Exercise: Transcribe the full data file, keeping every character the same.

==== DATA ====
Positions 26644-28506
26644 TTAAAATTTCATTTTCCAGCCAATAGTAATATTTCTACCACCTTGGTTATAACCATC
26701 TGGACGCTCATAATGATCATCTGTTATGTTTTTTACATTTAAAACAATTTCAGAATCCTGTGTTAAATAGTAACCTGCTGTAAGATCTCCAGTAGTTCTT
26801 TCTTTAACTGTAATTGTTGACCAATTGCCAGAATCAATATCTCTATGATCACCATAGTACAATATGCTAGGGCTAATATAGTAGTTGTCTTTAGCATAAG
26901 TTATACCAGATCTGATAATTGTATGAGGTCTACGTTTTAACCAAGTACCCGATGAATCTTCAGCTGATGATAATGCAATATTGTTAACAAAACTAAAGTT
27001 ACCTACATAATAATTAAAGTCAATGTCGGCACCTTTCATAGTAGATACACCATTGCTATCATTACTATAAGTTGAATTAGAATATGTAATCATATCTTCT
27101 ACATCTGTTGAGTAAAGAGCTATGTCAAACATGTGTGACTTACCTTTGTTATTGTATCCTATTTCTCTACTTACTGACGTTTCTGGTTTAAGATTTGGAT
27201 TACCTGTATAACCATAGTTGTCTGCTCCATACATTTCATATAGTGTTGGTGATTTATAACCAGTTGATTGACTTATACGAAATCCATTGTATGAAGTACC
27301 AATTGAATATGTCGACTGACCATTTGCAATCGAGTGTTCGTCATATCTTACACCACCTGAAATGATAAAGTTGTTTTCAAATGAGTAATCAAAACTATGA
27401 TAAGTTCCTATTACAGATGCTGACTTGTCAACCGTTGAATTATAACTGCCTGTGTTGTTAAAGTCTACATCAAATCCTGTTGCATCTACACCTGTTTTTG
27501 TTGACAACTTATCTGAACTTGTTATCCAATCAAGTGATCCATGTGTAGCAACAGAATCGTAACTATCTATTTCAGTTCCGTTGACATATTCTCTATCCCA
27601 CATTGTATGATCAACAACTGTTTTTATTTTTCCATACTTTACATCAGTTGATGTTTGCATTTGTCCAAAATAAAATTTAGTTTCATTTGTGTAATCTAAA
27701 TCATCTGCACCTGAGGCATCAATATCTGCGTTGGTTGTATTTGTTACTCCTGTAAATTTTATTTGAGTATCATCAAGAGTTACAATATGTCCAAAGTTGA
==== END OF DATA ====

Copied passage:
Positions 26644-28506
26644 TTAAAATTTCATTTTCCAGCCAATAGTAATATTTCTACCACCTTGGTTATAACCATC
26701 TGGACGCTCATAATGATCATCTGTTATGTTTTTTACATTTAAAACAATTTCAGAATCCTGTGTTAAATAGTAACCTGCTGTAAGATCTCCAGTAGTTCTT
26801 TCTTTAACTGTAATTGTTGACCAATTGCCAGAATCAATATCTCTATGATCACCATAGTACAATATGCTAGGGCTAATATAGTAGTTGTCTTTAGCATAAG
26901 TTATACCAGATCTGATAATTGTATGAGGTCTACGTTTTAACCAAGTACCCGATGAATCTTCAGCTGATGATAATGCAATATTGTTAACAAAACTAAAGTT
27001 ACCTACATAATAATTAAAGTCAATGTCGGCACCTTTCATAGTAGATACACCATTGCTATCATTACTATAAGTTGAATTAGAATATGTAATCATATCTTCT
27101 ACATCTGTTGAGTAAAGAGCTATGTCAAACATGTGTGACTTACCTTTGTTATTGTATCCTATTTCTCTACTTACTGACGTTTCTGGTTTAAGATTTGGAT
27201 TACCTGTATAACCATAGTTGTCTGCTCCATACATTTCATATAGTGTTGGTGATTTATAACCAGTTGATTGACTTATACGAAATCCATTGTATGAAGTACC
27301 AATTGAATATGTCGACTGACCATTTGCAATCGAGTGTTCGTCATATCTTACACCACCTGAAATGATAAAGTTGTTTTCAAATGAGTAATCAAAACTATGA
27401 TAAGTTCCTATTACAGATGCTGACTTGTCAACCGTTGAATTATAACTGCCTGTGTTGTTAAAGTCTACATCAAATCCTGTTGCATCTACACCTGTTTTTG
27501 TTGACAACTTATCTGAACTTGTTATCCAATCAAGTGATCCATGTGTAGCAACAGAATCGTAACTATCTATTTCAGTTCCGTTGACATATTCTCTATCCCA
27601 CATTGTATGATCAACAACTGTTTTTATTTTTCCATACTTTACATCAGTTGATGTTTGCATTTGTCCAAAATAAAATTTAGTTTCATTTGTGTAATCTAAA
27701 TCATCTGCACCTGAGGCATCAATATCTGCGTTGGTTGTATTTGTTACTCCTGTAAATTTTATTTGAGTATCATCAAGAGTTACAATATGTCCAAAGTTGA